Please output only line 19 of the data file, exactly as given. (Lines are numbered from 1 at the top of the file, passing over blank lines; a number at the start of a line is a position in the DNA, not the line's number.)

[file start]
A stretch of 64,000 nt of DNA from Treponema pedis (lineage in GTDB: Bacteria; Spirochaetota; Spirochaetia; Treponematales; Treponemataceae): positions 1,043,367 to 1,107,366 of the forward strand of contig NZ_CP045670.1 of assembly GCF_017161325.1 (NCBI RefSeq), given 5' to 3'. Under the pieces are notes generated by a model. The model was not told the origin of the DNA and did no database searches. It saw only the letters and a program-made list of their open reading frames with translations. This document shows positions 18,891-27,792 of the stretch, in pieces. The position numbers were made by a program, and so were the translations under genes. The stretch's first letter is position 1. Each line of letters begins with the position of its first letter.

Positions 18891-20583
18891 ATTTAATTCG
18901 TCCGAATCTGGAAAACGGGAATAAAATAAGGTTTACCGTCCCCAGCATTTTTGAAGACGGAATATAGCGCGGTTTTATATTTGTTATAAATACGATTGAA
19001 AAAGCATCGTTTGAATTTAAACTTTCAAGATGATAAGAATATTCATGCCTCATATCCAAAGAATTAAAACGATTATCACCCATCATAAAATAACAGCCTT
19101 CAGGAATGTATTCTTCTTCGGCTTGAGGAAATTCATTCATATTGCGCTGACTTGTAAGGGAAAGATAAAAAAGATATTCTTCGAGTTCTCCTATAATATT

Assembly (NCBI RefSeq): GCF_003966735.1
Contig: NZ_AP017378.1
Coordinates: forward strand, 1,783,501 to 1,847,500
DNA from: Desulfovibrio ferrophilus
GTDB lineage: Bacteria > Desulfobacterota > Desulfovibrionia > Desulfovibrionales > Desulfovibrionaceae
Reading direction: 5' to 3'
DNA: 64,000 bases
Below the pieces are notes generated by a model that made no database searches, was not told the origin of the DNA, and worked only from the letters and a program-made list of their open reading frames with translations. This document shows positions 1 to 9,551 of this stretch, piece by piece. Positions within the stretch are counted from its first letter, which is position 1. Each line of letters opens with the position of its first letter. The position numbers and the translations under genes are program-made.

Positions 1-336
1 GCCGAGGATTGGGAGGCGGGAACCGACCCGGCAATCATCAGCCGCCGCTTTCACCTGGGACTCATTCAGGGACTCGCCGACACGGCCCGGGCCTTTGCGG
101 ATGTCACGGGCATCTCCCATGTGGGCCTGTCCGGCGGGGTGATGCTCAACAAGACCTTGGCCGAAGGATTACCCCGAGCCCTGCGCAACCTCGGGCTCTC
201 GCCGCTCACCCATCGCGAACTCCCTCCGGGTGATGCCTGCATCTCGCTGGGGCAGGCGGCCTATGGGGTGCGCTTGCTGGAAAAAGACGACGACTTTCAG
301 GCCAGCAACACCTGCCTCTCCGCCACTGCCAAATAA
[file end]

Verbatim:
301 GCCAGCAACACCTGCCTCTCCGCCACTGCCAAATAA